The NAAL assessment questions were open-ended and so required scoring by trained scorers. NAAL experts have developed scoring rubrics that detail the rules necessary for scoring each assessment question.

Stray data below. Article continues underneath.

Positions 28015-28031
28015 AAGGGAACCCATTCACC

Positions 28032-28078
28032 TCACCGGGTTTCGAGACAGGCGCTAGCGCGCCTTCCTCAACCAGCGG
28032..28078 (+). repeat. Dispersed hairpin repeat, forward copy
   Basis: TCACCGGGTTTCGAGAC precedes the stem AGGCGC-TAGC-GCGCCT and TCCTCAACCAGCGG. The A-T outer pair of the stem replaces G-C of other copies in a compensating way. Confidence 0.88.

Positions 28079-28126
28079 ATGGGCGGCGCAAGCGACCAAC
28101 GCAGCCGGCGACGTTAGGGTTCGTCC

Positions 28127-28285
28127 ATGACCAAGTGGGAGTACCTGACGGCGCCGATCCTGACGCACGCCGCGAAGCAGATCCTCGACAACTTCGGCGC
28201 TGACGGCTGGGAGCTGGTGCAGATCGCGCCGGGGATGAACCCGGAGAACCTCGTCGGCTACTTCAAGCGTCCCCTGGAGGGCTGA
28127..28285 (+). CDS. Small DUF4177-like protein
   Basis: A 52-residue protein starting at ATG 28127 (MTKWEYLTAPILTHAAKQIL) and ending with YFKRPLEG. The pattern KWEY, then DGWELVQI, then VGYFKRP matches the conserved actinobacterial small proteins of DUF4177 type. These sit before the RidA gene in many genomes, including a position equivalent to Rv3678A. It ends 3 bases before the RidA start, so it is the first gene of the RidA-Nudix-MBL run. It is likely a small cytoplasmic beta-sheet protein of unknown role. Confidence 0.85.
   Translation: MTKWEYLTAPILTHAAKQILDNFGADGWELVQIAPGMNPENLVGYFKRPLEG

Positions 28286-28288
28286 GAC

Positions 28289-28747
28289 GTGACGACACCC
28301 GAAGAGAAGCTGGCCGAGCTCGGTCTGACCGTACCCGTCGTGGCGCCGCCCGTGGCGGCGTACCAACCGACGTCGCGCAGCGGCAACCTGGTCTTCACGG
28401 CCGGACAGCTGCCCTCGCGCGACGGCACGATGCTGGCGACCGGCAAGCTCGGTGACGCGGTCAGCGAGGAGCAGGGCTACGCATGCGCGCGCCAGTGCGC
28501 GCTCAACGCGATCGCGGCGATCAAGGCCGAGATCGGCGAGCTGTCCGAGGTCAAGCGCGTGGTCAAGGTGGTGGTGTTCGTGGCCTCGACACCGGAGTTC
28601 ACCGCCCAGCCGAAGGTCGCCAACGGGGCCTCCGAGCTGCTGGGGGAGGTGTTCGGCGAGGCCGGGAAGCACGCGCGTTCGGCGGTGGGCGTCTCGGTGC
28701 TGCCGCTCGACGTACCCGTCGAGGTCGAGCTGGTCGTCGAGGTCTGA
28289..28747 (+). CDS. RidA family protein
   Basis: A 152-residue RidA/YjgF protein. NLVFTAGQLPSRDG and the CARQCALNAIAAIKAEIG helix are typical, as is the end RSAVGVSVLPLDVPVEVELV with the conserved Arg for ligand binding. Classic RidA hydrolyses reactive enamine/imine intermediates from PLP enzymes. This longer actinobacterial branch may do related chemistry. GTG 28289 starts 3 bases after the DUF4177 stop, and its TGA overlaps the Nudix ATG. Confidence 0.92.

In order to make NAAL scores meaningful, the scores were grouped into performance levels to provide information that could more easily be understood and used by the public and policy makers. The performance levels were developed to characterize the status of English language literacy of American adults and include: nonliterate in English, below basic literacy, basic literacy, intermediate literacy, and proficient literacy. The 2003 NAAL performance levels are different from the five levels NCES used to report NALS results in 1992. However, in order to make comparisons across years, the 1992 data were re-analyzed and the new performance levels were applied to the 1992 data.